by John M. Simpson.
On October 22, 2019, the U.S. House of Representatives passed H.R. 724, entitled the “Preventing Animal Cruelty and Torture Act” or “PACT Act.” The measure would retain the existing prohibition in 18 U.S.C. § 48 on the creation and distribution of “crush videos” but would also criminalize an intentional act of animal crushing.
The bill defines “animal crushing” to include conduct in which one or more living non-human mammals, birds, reptiles, or amphibians is purposely crushed, burned, drowned, suffocated, impaled, or otherwise subjected to serious bodily injury. A “crush video” is defined as any photograph, motion picture, video or digital recording that depicts animal crushing and is obscene. Crush videos apparently appeal to individuals with a particular sexual fetish.
In addition to the existing prohibition on the creation and distribution of crush videos, H.R. 724 would make it unlawful for any person “to purposely engage in animal crushing in or affecting interstate or foreign commerce.” A violation of the law would be punishable by fine and imprisonment of not more than seven years.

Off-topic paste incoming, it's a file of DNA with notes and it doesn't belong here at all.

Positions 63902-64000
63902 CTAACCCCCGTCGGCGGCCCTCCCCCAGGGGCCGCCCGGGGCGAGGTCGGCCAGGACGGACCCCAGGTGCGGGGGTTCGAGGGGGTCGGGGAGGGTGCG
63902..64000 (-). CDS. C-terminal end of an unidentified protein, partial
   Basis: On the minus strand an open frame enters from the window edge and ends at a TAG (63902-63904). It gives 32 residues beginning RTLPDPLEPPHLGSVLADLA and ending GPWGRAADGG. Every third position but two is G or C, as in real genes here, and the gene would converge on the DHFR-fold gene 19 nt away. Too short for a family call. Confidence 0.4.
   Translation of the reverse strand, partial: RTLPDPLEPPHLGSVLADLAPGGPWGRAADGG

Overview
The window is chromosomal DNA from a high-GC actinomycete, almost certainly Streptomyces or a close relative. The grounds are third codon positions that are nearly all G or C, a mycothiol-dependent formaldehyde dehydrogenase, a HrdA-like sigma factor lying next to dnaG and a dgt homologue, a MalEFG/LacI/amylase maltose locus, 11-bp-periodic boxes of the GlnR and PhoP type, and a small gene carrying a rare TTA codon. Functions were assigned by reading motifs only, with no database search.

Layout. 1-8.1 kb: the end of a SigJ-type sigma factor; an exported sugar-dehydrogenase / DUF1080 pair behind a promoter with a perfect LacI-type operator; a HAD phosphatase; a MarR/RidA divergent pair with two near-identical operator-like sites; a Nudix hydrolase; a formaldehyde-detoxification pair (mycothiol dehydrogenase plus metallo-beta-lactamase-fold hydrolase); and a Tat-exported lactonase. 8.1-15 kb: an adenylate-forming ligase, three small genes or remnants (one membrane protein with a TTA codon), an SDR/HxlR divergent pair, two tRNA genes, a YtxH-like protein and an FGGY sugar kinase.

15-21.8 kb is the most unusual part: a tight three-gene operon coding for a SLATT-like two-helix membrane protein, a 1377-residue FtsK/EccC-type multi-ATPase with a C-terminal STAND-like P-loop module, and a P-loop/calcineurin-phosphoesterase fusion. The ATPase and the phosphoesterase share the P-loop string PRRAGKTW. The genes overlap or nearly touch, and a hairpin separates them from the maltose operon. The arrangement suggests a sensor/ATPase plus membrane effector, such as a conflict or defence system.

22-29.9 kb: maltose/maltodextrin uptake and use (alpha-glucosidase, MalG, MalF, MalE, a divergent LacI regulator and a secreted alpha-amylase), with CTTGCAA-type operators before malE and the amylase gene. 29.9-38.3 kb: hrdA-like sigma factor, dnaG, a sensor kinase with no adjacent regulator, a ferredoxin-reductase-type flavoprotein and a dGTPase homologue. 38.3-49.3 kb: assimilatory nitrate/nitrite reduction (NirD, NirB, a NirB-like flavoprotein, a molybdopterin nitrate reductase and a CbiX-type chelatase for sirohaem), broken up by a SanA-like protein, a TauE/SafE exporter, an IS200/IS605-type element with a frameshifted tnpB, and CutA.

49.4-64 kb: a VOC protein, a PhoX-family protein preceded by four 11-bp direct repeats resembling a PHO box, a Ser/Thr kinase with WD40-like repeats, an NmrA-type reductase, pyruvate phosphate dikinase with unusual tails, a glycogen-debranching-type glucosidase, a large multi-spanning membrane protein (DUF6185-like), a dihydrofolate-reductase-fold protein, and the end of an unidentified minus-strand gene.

Among other situations, the law would expressly not apply to customary or normal veterinary practice; slaughter of animals for food; hunting, trapping, fishing or similar lawful activity; pest or predator control; medical or scientific research; conduct necessary to protect the life of property or a person; and animal euthanization. The anti-crushing prohibition also does not apply to “unintentional conduct that injures or kills an animal” which, presumably, would insulate a person from prosecution who, for example, unintentionally runs over an animal with an automobile.
The current version of 18 U.S.C. § 48 and H.R. 724 embody the congressional response to the Supreme Court’s decision in United States v. Stevens, 559 U.S. 460 (2010), which involved a prior version of 18 U.S.C. § 48 that broadly criminalized the portrayal of harmful acts towards animals. It was recognized that the main purpose of the prior law was to prohibit crush videos, but the statute cut a broader swath, in the case of Stevens, supporting the indictment of an individual convicted for the sale of videos that depicted pit bulls fighting other animals. The Supreme Court affirmed the vacation of the defendant’s conviction on the ground that the statute was facially unconstitutional under the First Amendment. As written, the statute covered crush videos, but also covered conduct towards animals that would not even be defined as cruel. The statute therefore was overly broad. The Court signaled, however, that a statute written to narrowly ban crush videos might very well pass constitutional muster.